Here’s a piece by Reynolds that I’ve always appreciated. So many times the spokespeople for capitalism tend to be unthoughtful and silly. There are very good reasons for the position, however, and John Mark Reynolds gives some of them below. (He hasn’t been posting recently, so it has become necessary to look at some classics!)

Just as free market economics stems from a Christian world view, so socialism is
fundamentally at war with Christianity. Recently, socialism has become a fad for
some Christian college professors. It is not surprising that this would be so
since socialism has always flourished amongst the intellectuals and been
rejected by the working man. Great union leaders like Gompers and Meaney had no
time for the nonsense of socialism as an ideology. Their practical attempts to
elevate the conditions of workers through trade unions were opposed by
socialists at almost every turn. Healthy unions are the sign of a free society,
but to be healthy they must be composed of workers and not be “intellectuals”
pretending to be workers.

A free market system allows for unions and for the rights of owners. It finds a
balance between the two in a Christian commonwealth. Ronald Reagan was right
when he proclaimed the goal of “maximum freedom consistent with law and order.”
In this sense, Christians are neither socialists (government control of economy)
nor libertarians (total freedom) since both notions are utopian. Both assume
that the Kingdom of Heaven is now.

Free market economics recognizes four Christian ideas. First, it accepts the
Biblical commands not to steal and not to covet. These commands acknowledge the
right to private property and the common human sin of each one of us to want
what we do not have. Free market economics allows private property, but does
not force us to covet. Socialism by contrast assumes all men will covet and
takes away their property. It keeps individuals from stealing by forcing the
group to steal!

Second free market economics recognizes the human fall. This side of paradise no
human being or agency, not even the Church, can be trusted with all power. Free
market economics defuses the power of the purse as widely as possible to
prevent abuse of citizens. When other Christian goods are recognized, like the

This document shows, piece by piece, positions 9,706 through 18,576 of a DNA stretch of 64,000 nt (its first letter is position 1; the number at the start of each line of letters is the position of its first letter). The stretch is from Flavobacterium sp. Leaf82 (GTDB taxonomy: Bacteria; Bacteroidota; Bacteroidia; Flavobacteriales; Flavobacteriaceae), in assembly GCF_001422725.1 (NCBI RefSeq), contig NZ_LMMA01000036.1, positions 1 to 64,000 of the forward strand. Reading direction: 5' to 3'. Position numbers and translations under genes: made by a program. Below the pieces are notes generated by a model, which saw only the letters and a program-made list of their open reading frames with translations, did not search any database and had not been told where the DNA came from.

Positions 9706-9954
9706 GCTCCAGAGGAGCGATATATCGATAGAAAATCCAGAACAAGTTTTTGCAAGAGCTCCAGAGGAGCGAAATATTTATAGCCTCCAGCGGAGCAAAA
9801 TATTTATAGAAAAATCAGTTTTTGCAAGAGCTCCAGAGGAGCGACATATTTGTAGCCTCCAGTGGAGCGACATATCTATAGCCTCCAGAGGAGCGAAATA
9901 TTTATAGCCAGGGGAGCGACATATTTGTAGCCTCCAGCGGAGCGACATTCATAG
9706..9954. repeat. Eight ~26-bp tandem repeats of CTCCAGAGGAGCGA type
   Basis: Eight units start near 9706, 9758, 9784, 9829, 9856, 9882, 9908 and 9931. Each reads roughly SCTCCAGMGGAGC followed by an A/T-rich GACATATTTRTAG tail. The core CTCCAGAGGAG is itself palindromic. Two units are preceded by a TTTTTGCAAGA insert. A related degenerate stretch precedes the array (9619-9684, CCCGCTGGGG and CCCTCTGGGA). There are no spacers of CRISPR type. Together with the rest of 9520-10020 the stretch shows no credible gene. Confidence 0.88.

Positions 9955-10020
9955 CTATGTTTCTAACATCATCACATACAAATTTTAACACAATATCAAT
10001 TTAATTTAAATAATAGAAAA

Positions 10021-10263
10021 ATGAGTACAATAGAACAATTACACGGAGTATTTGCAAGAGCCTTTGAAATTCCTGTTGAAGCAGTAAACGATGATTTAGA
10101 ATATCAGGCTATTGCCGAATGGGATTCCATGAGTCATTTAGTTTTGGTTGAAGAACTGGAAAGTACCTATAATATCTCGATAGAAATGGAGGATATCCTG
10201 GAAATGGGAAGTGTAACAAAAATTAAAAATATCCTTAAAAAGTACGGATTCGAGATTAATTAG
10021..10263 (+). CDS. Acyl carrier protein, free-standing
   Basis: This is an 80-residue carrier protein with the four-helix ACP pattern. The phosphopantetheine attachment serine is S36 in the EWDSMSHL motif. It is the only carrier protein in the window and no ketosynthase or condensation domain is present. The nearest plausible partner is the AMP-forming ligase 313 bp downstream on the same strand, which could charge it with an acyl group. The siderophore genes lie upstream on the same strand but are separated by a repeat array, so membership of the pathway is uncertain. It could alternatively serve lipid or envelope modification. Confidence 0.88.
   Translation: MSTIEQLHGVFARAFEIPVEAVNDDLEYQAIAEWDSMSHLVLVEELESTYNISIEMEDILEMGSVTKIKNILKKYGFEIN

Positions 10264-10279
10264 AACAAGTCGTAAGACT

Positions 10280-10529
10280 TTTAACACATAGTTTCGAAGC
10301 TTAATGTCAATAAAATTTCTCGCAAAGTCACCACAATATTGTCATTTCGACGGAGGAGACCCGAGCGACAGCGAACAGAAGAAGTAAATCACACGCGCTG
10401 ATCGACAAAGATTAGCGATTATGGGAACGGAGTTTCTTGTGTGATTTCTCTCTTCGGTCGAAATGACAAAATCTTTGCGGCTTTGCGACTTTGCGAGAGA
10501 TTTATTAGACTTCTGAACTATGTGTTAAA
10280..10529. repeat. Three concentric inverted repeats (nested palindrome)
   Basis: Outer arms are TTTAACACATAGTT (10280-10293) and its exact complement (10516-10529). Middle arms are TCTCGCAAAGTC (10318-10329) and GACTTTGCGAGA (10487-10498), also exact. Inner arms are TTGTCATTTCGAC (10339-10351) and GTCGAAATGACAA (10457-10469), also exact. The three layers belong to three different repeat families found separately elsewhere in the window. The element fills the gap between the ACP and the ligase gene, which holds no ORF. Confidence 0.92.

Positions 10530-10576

right to free assembly (unions, corporations), men are allowed to express their
best sides while minimizes their worst. Economic freedom is not the whole story
or the most important good for a Christian, but it frequently provides the
material tools (freedom from want) to achieve other more important goods.

Third, free market economics is not based on greed, but on the keen insight that
man is (as Tolkien put it) a sub-creator. The free market does not assume (as
too much of socialism does) that your wealth is my loss. Economics is not “a
zero sum game.” (It does not just divide the pie into ever smaller slices. It
allows people to make new pies and even cake!) Instead, men and women can
create wealth through their creative capacities under God. This recognizes the
image of God in each human being.

Finally, the free market does not set wealth as an idol around which all of
society must be organized. Socialism
sees money making as so important that it must place it in the power of the
state. It proclaims to want to end the greed of the rich while being obsessed
with them. Free market economics assumes that many other things motivate men
(love of God, family, and country for example). The state need not control
economics totally, because economics while important is not everything. Men
with sound ideas about economics (not full of greed, moderate in desires) can
be very bad men in other areas. Hitler and Stalin were both men of moderate